HELENA – Freshman Rep. Steve Daines said Monday he backs a House Republican proposal to balance the federal budget in 10 years.
Daines, a Republican, delivered a speech to the state Legislature in which he also called on both sides in Washington, D.C., to put politics aside and fix problems.
He also said he is considering whether to support Democratic U.S. Sen. Jon Tester’s compromise plan to expand logging and wilderness area in the state.
Daines, a Bozeman businessman, was elected in November to his first public office, replacing U.S. Rep. Denny Rehberg who left the office to unsuccessfully challenge Tester.
Daines, unlike Tester and U.S. Sen. Max Baucus, did not serve in the state Legislature before being elected to Congress.
Speaking to state legislators for the first time, Daines said Washington is broken, with run-away spending and rewards for special interests.
Daines said he supports a plan by House leaders to draft a balanced federal budget by focusing on cuts.
“Washington politicians need to spend less, not take more,” Daines said. “I am calling on Congress to come together and pass a budget that will balance our nation’s budget within 10 years. Anything less is unfair to the next generation.”
The Republican said in an interview that the plan, still in the works, will not touch Medicare for seniors currently using it. That benefit program, and others such as farm subsidies, could take big cuts under the proposal being drafted by Wisconsin Rep. Paul Ryan, another Republican, to cut trillion-dollar deficits.
Daines gave his full support to the pending proposal from Ryan.
Democrats argue any proposal to balance the budget with no tax increases would force steep cuts in popular programs. Much of the federal money would be cut from state coffers, which rely on the funds for administration of programs such as Medicaid.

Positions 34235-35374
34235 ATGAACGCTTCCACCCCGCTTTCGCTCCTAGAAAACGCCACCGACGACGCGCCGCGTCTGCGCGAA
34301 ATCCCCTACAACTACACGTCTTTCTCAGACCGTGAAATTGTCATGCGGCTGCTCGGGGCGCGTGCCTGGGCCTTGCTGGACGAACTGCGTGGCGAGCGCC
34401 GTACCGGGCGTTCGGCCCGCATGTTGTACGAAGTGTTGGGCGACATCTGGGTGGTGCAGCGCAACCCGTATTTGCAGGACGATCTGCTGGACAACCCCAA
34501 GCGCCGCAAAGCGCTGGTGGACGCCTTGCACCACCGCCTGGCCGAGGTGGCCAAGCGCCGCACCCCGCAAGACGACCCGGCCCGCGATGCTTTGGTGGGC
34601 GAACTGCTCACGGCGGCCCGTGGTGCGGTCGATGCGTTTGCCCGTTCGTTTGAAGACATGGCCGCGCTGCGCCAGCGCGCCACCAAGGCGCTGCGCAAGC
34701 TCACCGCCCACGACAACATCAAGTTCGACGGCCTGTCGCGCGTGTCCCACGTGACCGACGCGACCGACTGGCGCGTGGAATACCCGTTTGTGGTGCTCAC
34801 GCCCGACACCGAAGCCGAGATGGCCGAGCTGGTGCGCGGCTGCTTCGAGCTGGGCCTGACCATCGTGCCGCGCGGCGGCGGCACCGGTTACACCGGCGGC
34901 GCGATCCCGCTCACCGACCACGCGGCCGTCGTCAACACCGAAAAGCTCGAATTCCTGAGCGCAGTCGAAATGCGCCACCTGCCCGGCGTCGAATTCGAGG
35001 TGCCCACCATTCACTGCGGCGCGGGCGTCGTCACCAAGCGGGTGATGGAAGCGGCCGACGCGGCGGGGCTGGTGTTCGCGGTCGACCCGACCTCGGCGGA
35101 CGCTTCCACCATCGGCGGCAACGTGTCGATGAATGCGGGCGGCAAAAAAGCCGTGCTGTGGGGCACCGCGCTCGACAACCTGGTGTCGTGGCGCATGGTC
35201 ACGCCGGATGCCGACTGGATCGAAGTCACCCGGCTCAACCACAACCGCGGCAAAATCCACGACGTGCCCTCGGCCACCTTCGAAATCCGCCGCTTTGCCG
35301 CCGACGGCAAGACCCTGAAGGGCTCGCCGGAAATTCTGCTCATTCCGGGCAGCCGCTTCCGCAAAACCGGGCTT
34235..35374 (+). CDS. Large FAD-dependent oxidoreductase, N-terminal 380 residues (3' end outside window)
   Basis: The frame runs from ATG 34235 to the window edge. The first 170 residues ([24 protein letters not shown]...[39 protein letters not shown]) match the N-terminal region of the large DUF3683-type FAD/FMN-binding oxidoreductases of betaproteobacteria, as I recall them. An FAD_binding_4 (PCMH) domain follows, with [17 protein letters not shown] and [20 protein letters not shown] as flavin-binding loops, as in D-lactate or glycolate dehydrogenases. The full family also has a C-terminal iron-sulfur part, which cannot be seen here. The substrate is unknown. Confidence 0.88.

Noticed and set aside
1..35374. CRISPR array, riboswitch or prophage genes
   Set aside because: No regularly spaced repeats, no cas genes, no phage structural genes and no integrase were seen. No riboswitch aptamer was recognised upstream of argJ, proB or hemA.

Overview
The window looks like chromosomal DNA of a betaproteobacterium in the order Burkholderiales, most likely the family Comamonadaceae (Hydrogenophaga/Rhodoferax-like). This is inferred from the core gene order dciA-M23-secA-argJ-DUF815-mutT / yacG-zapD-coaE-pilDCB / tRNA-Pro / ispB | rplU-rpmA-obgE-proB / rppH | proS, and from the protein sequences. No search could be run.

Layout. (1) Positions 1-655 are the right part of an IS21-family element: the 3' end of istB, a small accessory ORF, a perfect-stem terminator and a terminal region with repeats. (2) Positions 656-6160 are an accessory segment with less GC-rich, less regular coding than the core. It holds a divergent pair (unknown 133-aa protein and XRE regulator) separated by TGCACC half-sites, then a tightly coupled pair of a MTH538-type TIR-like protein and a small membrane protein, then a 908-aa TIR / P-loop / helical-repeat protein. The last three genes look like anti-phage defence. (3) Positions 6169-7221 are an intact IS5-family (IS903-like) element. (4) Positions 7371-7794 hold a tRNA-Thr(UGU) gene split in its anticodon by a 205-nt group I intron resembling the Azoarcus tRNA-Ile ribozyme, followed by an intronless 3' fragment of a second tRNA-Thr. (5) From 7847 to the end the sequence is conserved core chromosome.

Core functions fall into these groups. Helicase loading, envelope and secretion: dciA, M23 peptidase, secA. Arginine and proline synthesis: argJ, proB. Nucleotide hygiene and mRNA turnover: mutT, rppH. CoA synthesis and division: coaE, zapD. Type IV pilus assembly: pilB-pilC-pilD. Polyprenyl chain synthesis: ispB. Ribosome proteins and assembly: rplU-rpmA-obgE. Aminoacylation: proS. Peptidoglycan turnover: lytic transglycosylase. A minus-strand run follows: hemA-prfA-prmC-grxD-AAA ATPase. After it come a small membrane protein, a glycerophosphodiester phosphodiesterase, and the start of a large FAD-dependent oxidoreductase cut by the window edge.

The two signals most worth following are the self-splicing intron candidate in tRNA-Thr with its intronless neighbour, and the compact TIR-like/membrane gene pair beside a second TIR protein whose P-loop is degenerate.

“Anything that is not a balanced budget would give me concern,” said Montana House Minority Leader Chuck Hunter of Helena. “The balanced budget has to be done with both spending reductions and revenue increases.”
Daines, in his speech, said politicians in Washington, D.C., need to work together to find solutions, and he promised to work with the two Democrats in the state’s delegation.
Daines said in an interview that includes possible support for Tester’s proposal that expands wilderness areas in the state, locks in recreations areas for multiple use, and mandates the Forest Service dramatically increase logging in some areas. Rehberg had opposed the measure, arguing he did not believe the logging mandate would be met.
Daines said he is keeping an open mind on the proposal and plans to discuss it with Tester.
Daines is opposed to President Barack Obama’s call for gun control and received applause for endorsing gun rights.
“I will look at all the specifics but I want to truly make sure what he is proposing will truly make our schools and communities safer,” Daines said.
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